AQ046
West Admiralty Bay, King George Island


Country/territory: Antarctica

IBA Criteria met: A4ii, A4iii (2015)
For more information about IBA criteria please click here

Area: 1,804 ha

Protection status:


Site description

Admiralty Bay lies on the southern coast of King George Island. The IBA qualifies on the basis of the numbers of Gentoo Penguin (Pygoscelis papua) and the concentration of seabirds present (in particular penguins). The IBA is defined by the boundary of ASPA No. 128, which extends from Telefon Point in the southwest to a point ~0.5 km south of Arctowski Station (POL).

The western shore of Admiralty Bay rises to a maximum elevation of around 350 m and is shaped by glacial and coastal marine processes. Approximately 80% of the IBA is permanently covered by snow and ice (ASPA No. 128 Management Plan, 2014). Ice-free areas are located on raised beaches, moraines, rocky headlands, islets and spurs. Several shallow beaches are present on the northeastern coast.

ASPA No. 128 was designated to protect the diverse avian and mammalian fauna and locally rich vegetation, and provides a representative example of a maritime Antarctic ecosystem (ASPA No. 128 Management Plan, 2014). The site also lies within ASMA No. 1 Admiralty Bay.

Vegetation is typical of the maritime Antarctic, with lichens, mosses and the flowering plants Antarctic Hairgrass (Deschampsia Antarctica) and Antartic Pearlwort (Colobanthus quitensis) (ASPA No. 128 Management Plan, 2014).

The nearest permanent year-round scientific station is Arctowski (POL), located outside the IBA near Point Thomas. Arctowski has a capacity for ~40 people in summer and 12 in winter (COMNAP, Antarctic Facilities, accessed 25/08/2010). A small semi-permanent summer-only field camp (‘Copacabana' (USA)) is located near the shore of Admiralty Bay within the IBA and the ASPA ~3 km southeast of Arctowski station.

Key biodiversity

Twelve bird species breed at the site, detailed information on which may be found in the ASPA No. 128 Management Plan (2014). In summary, approximately 15 151 pairs of Adélie Penguin ( Pygoscelis adeliae ), 2287 pairs of Gentoo Penguin and 2545 pairs of Chinstrap Penguin ( P. antarctica ) were recorded in 1994/95 (Ciaputa & Sierakowski 1999). Four-year averages over 2009-12 showed 7032 pairs of Adélie, 4736 pairs of Gentoo, and 950 pairs of Chinstrap Penguin (Ciaputa & Sierakowski 1999; US AMLR program unpublished data). Also breeding at the site are Southern Giant Petrel ( Macronectes giganteus ), Cape Petrel ( Daption capense ), Snowy Sheathbill ( Chionis albus ), skua ( Catharacta maccormicki and C. antarctica ), Kelp Gull ( Larus dominicanus ), Antarctic Tern ( Sterna vittata ), Wilson's Storm-petrel ( Oceanites oceanicus ) and Black-bellied Storm-petrel ( Fregetta tropica ) (ASPA No. 128 Management Plan, 2014).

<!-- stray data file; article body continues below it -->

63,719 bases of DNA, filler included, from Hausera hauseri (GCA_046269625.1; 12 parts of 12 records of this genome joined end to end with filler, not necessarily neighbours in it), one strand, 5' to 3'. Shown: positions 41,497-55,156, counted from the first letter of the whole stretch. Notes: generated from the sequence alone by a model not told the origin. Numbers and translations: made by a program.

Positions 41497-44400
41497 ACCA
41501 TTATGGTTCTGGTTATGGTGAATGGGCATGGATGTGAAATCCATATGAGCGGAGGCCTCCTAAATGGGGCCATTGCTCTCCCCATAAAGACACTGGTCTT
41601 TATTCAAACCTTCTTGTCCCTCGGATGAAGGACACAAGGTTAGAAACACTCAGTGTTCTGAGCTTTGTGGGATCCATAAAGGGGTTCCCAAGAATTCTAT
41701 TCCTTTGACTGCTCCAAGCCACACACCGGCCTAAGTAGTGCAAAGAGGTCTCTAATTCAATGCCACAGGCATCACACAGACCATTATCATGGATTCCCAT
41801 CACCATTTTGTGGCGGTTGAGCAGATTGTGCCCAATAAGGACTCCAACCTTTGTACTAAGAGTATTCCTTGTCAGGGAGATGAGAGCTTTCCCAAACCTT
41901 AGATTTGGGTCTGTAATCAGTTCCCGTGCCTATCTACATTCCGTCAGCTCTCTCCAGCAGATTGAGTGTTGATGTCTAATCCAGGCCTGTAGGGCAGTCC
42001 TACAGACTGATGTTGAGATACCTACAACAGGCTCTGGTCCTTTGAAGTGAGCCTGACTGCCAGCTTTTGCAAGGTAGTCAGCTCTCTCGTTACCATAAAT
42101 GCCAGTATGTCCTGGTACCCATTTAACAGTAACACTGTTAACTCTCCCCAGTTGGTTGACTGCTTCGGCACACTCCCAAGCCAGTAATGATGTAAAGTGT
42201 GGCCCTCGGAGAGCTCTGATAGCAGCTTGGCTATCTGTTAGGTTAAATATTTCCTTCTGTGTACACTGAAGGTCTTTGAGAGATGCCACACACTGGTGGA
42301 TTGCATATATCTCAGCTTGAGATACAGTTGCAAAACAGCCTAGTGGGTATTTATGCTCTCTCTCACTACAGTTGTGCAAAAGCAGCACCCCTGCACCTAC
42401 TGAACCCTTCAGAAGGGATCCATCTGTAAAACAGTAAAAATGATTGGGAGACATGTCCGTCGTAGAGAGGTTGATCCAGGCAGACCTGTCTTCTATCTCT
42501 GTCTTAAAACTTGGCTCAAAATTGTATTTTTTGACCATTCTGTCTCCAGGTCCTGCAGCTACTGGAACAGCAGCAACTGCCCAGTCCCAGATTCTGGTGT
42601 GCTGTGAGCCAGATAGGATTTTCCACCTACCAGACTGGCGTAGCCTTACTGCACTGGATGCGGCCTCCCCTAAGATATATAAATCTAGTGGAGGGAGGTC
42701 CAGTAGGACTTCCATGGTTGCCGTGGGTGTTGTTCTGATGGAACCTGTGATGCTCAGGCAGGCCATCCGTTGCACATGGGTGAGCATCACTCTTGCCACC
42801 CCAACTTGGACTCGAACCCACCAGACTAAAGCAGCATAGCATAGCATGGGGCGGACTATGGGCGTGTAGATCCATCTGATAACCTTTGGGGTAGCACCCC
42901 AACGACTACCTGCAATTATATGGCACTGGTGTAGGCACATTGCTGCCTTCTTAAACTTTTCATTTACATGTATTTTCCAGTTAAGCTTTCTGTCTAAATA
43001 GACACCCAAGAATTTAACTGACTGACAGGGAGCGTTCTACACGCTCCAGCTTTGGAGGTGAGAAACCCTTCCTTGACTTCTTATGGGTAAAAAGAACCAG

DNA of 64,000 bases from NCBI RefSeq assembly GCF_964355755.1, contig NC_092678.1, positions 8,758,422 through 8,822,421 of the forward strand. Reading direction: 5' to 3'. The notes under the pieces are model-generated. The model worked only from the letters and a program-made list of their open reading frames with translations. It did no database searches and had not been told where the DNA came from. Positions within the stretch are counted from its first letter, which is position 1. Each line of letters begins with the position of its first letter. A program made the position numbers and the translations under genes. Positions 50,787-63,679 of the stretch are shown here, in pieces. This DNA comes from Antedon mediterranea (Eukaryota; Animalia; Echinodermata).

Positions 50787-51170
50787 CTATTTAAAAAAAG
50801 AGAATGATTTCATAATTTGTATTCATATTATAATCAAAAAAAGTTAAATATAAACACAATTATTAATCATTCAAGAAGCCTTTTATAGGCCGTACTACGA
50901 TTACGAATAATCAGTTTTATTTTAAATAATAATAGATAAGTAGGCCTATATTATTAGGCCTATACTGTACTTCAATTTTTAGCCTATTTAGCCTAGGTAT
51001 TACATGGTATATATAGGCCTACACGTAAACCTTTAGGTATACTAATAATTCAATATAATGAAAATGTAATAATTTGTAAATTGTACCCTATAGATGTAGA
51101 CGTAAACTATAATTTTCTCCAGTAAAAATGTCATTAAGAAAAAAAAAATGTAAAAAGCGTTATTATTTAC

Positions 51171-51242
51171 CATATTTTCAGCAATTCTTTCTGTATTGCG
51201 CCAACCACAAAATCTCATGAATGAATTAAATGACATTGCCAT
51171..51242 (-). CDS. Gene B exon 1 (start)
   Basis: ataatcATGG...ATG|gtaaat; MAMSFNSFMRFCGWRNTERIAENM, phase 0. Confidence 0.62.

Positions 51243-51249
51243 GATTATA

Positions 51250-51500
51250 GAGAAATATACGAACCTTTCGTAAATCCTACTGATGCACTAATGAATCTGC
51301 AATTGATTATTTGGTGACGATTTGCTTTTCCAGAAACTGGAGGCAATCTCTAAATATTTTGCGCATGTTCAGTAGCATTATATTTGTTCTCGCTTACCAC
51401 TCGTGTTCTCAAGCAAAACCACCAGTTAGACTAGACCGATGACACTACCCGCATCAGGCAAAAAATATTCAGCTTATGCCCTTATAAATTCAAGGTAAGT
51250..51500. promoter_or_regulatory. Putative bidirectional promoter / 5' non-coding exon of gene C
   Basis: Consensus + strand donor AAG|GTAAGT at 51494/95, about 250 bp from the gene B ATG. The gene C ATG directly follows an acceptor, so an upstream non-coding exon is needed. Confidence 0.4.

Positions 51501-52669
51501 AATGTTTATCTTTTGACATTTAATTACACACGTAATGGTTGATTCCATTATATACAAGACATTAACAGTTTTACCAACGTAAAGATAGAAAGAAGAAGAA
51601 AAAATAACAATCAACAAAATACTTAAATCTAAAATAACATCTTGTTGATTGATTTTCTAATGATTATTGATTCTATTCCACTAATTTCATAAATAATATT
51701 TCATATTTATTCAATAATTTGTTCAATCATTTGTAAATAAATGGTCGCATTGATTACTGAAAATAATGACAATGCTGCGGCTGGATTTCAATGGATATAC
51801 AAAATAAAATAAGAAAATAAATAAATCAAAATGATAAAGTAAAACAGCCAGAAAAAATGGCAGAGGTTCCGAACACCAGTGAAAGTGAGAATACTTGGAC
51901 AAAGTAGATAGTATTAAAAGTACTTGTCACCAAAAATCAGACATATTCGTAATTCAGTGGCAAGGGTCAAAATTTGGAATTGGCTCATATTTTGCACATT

Four South American bird species have also been recorded as temporary visitors: Black-necked Swan ( Cygnus melanocoryphus ), South Georgia Pintail ( Anas georgica ), White-rumped Sandpiper ( Calidris fuscicollis ) and Wilson's Phalarope ( Pharalopus tricolor ) (ASPA No. 128 Management Plan, 2014).

Other threatened / endemic wildlife

Southern Elephant Seals ( Mirounga leonina ), Antarctic Fur Seals ( Arctocephalus gazella ) and Weddell Seals ( Leptonychotes weddellii ) regularly haul out at the site, and Southern Elephant and Weddell seals have been observed breeding in the area (ASPA No.128 Management Plan, 2014). Over winter, Leopard Seals ( Hydrurga leptonyx ) and Crabeater Seals ( Lobodon carcinophagus ) are regularly observed on nearby ice floes (ASPA No. 128 Management Plan, 2014).

Non-bird biodiversity: Southern Elephant Seals (Mirounga leonina), Antarctic Fur Seals (Arctocephalus gazella) and Weddell Seals (Leptonychotes weddellii) regularly haul out at the site, and Southern Elephant and Weddell seals have been observed breeding in the area (ASPA No.128 Management Plan, 2014). Over winter, Leopard Seals (Hydrurga leptonyx) and Crabeater Seals (Lobodon carcinophagus) are regularly observed on nearby ice floes (ASPA No. 128 Management Plan, 2014).


Recommended citation
BirdLife International (2018) Important Bird Areas factsheet: West Admiralty Bay, King George Island. Downloaded from http://www.birdlife.org on 11/12/2018.